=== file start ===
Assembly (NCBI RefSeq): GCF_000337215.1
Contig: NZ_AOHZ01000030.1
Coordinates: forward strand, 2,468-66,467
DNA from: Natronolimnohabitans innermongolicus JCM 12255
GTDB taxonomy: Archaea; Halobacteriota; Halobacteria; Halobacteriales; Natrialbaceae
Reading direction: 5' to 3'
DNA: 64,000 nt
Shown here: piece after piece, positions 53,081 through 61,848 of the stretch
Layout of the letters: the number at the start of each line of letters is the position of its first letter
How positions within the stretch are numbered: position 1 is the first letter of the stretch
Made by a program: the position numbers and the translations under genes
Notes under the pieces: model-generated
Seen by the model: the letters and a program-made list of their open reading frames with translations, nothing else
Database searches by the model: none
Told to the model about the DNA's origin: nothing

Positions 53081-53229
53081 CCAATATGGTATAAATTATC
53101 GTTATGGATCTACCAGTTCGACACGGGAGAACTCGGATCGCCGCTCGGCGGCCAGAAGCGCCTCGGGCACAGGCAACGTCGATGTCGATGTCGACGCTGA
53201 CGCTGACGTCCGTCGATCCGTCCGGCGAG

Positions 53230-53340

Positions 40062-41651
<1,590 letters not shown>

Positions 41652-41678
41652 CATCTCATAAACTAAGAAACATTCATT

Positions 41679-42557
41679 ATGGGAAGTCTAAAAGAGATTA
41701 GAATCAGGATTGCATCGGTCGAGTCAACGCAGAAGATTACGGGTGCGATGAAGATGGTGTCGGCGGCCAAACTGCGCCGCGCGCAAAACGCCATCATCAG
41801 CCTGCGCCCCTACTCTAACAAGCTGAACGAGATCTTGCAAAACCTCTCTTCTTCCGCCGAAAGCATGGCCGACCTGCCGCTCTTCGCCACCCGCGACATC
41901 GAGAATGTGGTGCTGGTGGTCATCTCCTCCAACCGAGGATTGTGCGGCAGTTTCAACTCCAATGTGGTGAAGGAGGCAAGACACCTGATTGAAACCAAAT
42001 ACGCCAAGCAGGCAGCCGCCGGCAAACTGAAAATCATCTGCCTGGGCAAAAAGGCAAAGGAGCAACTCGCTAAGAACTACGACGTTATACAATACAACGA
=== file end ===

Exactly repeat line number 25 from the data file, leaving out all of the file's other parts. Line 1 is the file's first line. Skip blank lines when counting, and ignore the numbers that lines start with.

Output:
Positions 41679-42557